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Author Topic: The last swivel ferry  (Read 848 times)
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« on: October 03, 2018, 10:28:01 pm »

The other day we were discussing "Stromeferry - No Ferry" and I recall Kylestrome and Corran ferries .... just one left

From The BBC

Falling tide leaves historic Skye ferry high and dry

A rapidly dropping tide left a historic ferry aground on its slip on Tuesday.

The MV Glenachulish, the world's last sea-going, manually-operated, turntable ferry, operates on the Kylerhea Narrows between Glenelg and Skye.

It was left high and dry on its slip at Kylerhea in Skye during a falling tide on the fast flowing narrows.

Kyle of Lochalsh and Mallaig RNLI lifeboats along with two passing ships went to the aid of the ferry's crew. The boat was refloated at high tide.

Did we have any swivel ferries in the South West?

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« Reply #1 on: October 03, 2018, 11:24:07 pm »

Not quite the same but the Aust Ferries, replaced by the Severn Bridge, had turntables on the decks to aid the side loading and unloading of vehicles.


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« Reply #2 on: October 04, 2018, 08:23:00 am »

Travelled on the Aust ferry just the once, on the way to a shed bash in South Wales. It was an interesting experience.
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« Reply #3 on: October 04, 2018, 09:19:47 am »

The simple answer to Graham's question is no, there haven't been any. The Aust ferry comes closest, but was a different operating system.

I would put a slight caveat on the 'no', in that historic records of ferries are not comprehensive and it is not always clear precisely what operating system any boat used, but I'm pretty certain none have ever operated in this area.

Most other vehicle carrying estuary ferries, both existing ones like King Harry in Cornwall or at Sandbanks in Dorset, and ones that stopped running during the 20th century, like the Arlingham to Newnham ferry across the Severn in Gloucestershire, are or were chain operated and allowed vehicles to enter at one end and drive off at the other. The few island ferries we have, such as to the Scillies, were drive on and off ships large enough for vehicles to manoeuvre within the vessel.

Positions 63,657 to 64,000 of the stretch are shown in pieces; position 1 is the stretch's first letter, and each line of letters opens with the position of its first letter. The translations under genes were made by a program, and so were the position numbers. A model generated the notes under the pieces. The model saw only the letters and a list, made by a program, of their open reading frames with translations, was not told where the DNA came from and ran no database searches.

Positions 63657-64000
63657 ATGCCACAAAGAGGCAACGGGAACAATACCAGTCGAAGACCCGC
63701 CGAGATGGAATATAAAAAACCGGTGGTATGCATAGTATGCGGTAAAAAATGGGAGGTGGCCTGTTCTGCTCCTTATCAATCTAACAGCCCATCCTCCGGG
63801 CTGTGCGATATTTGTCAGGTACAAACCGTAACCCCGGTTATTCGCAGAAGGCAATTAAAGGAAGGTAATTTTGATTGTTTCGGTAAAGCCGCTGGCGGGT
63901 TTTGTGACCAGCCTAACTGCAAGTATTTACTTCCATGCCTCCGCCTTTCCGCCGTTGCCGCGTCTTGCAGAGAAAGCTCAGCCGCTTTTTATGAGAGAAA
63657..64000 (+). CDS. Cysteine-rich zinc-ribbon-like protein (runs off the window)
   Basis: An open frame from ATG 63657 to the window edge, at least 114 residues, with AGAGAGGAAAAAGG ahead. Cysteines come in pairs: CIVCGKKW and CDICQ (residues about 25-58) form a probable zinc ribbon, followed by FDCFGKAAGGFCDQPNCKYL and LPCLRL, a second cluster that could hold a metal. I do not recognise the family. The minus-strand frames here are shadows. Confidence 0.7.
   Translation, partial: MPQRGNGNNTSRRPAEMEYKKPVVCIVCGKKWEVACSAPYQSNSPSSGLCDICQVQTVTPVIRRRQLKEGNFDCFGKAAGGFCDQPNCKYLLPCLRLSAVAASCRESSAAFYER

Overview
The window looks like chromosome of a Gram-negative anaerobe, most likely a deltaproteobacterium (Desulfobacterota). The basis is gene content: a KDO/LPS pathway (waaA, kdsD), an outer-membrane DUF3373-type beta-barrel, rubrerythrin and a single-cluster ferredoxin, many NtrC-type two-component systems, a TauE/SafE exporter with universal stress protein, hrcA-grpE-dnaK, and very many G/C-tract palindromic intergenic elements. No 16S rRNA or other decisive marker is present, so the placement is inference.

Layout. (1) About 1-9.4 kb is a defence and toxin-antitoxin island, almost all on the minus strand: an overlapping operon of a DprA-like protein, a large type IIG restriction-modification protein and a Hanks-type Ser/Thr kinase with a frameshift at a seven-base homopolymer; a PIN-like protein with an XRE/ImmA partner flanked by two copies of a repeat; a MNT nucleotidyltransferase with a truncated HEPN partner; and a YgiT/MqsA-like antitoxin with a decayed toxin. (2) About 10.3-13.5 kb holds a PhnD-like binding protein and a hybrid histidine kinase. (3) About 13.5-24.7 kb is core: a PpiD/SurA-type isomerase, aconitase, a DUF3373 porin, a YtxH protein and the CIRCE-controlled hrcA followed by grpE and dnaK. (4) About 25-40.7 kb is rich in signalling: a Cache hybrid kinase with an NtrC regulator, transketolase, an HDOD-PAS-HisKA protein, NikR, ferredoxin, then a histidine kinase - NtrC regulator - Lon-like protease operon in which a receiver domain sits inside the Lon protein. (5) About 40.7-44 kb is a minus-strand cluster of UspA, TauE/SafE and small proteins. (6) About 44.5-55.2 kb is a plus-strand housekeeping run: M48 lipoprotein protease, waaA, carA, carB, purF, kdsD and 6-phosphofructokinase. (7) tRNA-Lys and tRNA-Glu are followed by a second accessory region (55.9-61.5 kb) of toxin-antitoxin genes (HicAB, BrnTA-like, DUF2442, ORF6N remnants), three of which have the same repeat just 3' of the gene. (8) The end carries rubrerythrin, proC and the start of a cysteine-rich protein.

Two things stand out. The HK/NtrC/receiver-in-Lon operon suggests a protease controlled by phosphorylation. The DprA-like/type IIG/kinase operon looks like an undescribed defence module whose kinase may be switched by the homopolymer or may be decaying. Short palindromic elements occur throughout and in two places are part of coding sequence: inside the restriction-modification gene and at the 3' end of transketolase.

Manually operated turntable ferries seem to have been a Scottish speciality, used mostly to cross narrow lochs. AFAIK the Glenelg ferry was the only sea crossing ferry, i.e. to reach an island, to ever use this system in this country.
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« Reply #4 on: October 04, 2018, 09:37:22 am »

I used the Glenelg ferry when I cycled around the Scottish coast in 2005, and it was one of the highlights of that trip. It is the original ferry route to Skye, and its location is quite stunning. On both sides, it can only be reached by small lanes that climb over passes above 1,000 feet high, and on the mainland side in particular, the route up is especially steep. When you are down at the ferry and look all around you, you realise just how cut off that area is from the rest of Britain, hemmed in by mountains on all sides. Habitation is very sparse, though there is a small community at Glenelg, two miles from the ferry slip, and one of Britain's most isolated communities can be found at the end of the dead-end lane that runs from Glenelg south, at Arnisdale and Corran on Loch Hourn.

The narrows that the ferry crosses are subject to strong tides and strong winds, so can be challenging to operate. They also cross an area of sea that teams with wildlife, and when I crossed it was wonderful to watch the many seals that followed the ferry as it crossed, undoubtedly attracted by the fish it was dragging up.

The operation of the ferry is something to behold. When I was there, the operator would walk round the turntable on the outside of the safety railing as it turned while the boat was crossing. I would imagine Elf and Safety would not have been happy with this, but their eyes would have been transfixed by the views all around and the feel of the wind and smell of the sea, which made the crossing quite magical.
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